"I think that the bad name of this industry already has an impact on the support we provide. However, this will not stop us from doing this very important thing. Whether it is military training or providing Ukraine with serious weapons like Javelin to stop Russian aggression," Atlantic Council's Eurasia Center Director John Herbst said in an exclusive commentary to an Ukrinform correspondent in France.
Herbst noted that the scandal around the "Ukroboronprom" obviously entails negative consequences both inside Ukraine and at the international level.
On February 25, journalists of the Nashi Hroshi (Our Money) program disclosed a "long-term scheme of laundering hundreds of millions of hryvnias" from Ukraine's defense sector. According to journalists, Ihor Hladkovsky, the son of NSDC First Deputy Secretary Oleh Hladkovsky, is allegedly involved in the scheme. Later, Ukraine's National Anti-Corruption Bureau (NABU) reported that firms appearing in the investigation of Bihus.Info journalist Lesia Ivanova are the objects of inquiry by NABU detectives.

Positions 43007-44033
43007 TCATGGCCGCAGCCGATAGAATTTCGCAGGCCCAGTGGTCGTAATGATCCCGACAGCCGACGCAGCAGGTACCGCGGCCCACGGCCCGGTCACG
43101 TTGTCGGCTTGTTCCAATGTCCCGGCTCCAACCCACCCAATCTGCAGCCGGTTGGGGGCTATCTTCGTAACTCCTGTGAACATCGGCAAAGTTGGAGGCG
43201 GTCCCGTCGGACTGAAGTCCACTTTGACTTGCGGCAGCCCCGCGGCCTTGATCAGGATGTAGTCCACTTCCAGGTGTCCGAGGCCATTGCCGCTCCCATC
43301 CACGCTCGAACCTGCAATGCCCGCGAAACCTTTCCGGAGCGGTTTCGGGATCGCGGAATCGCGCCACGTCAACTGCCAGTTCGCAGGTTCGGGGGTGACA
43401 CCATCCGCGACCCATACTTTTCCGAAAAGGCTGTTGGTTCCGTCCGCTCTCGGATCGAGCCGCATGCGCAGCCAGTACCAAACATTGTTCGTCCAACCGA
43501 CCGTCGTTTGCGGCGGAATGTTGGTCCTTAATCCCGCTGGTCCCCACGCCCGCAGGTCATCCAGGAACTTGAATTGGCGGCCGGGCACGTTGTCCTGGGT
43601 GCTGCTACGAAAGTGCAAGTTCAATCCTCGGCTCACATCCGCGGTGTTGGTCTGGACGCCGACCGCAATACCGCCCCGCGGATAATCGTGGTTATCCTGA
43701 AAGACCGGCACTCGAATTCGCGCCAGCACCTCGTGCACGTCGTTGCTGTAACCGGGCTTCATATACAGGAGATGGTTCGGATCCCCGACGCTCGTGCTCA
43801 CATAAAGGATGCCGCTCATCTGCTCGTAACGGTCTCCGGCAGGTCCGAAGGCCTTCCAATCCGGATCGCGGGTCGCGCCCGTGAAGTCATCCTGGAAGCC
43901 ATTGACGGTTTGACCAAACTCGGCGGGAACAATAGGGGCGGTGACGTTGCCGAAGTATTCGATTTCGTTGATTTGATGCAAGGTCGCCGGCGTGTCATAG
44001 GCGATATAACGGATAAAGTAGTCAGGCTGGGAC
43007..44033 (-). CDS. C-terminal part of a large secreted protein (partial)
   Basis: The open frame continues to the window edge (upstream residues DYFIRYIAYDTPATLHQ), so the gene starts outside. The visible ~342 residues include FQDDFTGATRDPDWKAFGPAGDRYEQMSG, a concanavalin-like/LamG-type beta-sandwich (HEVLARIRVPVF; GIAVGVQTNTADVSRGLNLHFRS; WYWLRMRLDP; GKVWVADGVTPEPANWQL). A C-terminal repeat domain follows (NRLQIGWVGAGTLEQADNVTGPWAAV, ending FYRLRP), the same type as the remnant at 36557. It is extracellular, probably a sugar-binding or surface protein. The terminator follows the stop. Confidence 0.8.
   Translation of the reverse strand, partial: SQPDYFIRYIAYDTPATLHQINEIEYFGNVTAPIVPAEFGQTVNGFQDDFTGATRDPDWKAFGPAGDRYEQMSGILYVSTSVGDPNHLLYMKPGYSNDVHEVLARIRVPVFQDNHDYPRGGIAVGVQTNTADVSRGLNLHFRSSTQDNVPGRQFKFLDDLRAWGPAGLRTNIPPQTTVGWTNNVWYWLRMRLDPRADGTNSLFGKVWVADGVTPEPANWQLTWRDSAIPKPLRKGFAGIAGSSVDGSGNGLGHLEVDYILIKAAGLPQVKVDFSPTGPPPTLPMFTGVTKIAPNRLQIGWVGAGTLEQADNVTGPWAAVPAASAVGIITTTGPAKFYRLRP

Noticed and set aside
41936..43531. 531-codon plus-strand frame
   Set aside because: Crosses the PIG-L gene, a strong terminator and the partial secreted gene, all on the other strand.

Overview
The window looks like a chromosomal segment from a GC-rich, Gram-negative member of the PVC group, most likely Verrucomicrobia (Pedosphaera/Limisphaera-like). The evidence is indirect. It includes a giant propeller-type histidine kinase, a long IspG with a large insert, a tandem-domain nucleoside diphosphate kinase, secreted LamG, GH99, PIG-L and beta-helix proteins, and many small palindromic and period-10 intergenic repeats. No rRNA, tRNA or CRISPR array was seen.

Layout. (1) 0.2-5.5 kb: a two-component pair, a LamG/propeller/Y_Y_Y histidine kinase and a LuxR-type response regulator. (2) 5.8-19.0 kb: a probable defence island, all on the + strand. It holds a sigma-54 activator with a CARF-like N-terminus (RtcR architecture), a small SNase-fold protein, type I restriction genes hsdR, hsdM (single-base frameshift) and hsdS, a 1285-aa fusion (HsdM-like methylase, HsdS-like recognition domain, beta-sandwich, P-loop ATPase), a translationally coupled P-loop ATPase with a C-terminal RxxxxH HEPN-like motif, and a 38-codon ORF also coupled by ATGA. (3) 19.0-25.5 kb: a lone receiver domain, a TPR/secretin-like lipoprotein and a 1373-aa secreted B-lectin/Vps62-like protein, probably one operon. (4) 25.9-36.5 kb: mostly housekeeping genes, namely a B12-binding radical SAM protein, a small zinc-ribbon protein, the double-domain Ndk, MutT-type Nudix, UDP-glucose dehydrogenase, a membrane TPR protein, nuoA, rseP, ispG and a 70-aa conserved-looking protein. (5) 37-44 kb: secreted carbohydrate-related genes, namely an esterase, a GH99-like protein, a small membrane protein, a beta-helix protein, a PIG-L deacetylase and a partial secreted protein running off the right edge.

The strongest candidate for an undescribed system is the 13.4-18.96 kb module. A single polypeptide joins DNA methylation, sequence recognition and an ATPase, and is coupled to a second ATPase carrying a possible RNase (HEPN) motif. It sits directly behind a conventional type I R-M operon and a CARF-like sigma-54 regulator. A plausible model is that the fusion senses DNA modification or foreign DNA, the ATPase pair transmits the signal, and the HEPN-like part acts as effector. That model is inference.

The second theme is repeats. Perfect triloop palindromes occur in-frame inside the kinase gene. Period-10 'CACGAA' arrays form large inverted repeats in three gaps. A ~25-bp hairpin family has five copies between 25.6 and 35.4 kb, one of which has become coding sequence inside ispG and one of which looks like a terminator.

Oleh Hladkovsky rejected allegations of corruption and appealed to the NABU and the Prosecutor General's Office with the request to verify the facts contained in the journalist investigation.
On March 4, Poroshenko signed a decree dismissing Oleh Hladkovsky from the post of first deputy secretary of the NSDC.
Subsequently, Ukroboronprom reported that Director of Kharkiv Morozov Machine Building Design Bureau Oleksiy Babich and Director of Izium Instrument-Making Plant Serhiy Filonenko had also been removed from office.
On March 6, the NSDC ordered an audit and revision of Ukroboronprom's activities.
NABU Director Artem Sytnyk said at a briefing that on March 7, about 20 searches were conducted as part of two criminal proceedings over cases of abuse at Ukroboronprom, which were disclosed in the Nashi Hroshi program.
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